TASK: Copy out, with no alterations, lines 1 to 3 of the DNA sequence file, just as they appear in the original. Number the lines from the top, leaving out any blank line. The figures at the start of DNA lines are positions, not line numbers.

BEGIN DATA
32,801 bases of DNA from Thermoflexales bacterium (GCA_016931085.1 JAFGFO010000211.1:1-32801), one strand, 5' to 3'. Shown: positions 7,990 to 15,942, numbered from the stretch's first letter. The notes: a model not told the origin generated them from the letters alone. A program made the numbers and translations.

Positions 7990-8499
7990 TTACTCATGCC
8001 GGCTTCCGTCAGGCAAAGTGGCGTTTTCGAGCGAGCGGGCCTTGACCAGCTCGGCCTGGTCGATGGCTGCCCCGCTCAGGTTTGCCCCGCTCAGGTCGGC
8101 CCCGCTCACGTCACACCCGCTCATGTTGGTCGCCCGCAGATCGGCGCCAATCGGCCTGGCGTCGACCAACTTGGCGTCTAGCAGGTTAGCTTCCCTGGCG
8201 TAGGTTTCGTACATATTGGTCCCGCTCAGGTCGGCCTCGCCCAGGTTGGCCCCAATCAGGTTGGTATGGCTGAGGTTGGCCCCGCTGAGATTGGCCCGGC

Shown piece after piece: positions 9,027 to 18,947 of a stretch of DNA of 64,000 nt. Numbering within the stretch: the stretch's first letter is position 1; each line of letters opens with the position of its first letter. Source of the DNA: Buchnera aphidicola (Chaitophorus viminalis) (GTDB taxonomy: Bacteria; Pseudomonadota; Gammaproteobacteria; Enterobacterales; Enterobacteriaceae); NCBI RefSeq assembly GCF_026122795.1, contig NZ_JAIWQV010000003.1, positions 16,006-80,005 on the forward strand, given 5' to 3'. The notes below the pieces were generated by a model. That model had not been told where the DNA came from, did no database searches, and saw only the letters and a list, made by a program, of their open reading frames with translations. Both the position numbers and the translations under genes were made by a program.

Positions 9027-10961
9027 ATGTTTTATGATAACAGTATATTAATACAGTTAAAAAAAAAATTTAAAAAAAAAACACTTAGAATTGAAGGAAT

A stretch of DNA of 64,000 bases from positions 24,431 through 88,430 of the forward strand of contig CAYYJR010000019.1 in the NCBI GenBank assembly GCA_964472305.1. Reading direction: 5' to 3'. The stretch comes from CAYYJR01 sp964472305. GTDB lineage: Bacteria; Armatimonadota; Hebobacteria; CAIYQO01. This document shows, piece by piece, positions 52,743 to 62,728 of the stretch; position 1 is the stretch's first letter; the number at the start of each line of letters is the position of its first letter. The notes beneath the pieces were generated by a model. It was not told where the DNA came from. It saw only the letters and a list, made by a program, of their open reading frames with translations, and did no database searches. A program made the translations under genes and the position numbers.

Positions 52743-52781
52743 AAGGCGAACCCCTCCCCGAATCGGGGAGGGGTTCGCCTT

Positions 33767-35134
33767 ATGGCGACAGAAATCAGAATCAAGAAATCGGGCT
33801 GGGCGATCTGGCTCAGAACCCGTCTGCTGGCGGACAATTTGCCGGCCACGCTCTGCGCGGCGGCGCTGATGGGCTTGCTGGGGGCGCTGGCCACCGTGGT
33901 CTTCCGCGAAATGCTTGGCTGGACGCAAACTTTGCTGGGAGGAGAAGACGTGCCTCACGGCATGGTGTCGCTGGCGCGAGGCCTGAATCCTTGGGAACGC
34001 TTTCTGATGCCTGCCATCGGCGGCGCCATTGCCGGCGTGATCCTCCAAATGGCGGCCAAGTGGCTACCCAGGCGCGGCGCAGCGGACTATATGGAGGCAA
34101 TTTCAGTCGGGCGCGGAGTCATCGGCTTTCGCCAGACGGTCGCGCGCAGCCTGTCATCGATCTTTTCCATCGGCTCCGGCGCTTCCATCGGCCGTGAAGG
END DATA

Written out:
32,801 bases of DNA from Thermoflexales bacterium (GCA_016931085.1 JAFGFO010000211.1:1-32801), one strand, 5' to 3'. Shown: positions 7,990 to 15,942, numbered from the stretch's first letter. The notes: a model not told the origin generated them from the letters alone. A program made the numbers and translations.

Positions 7990-8499
7990 TTACTCATGCC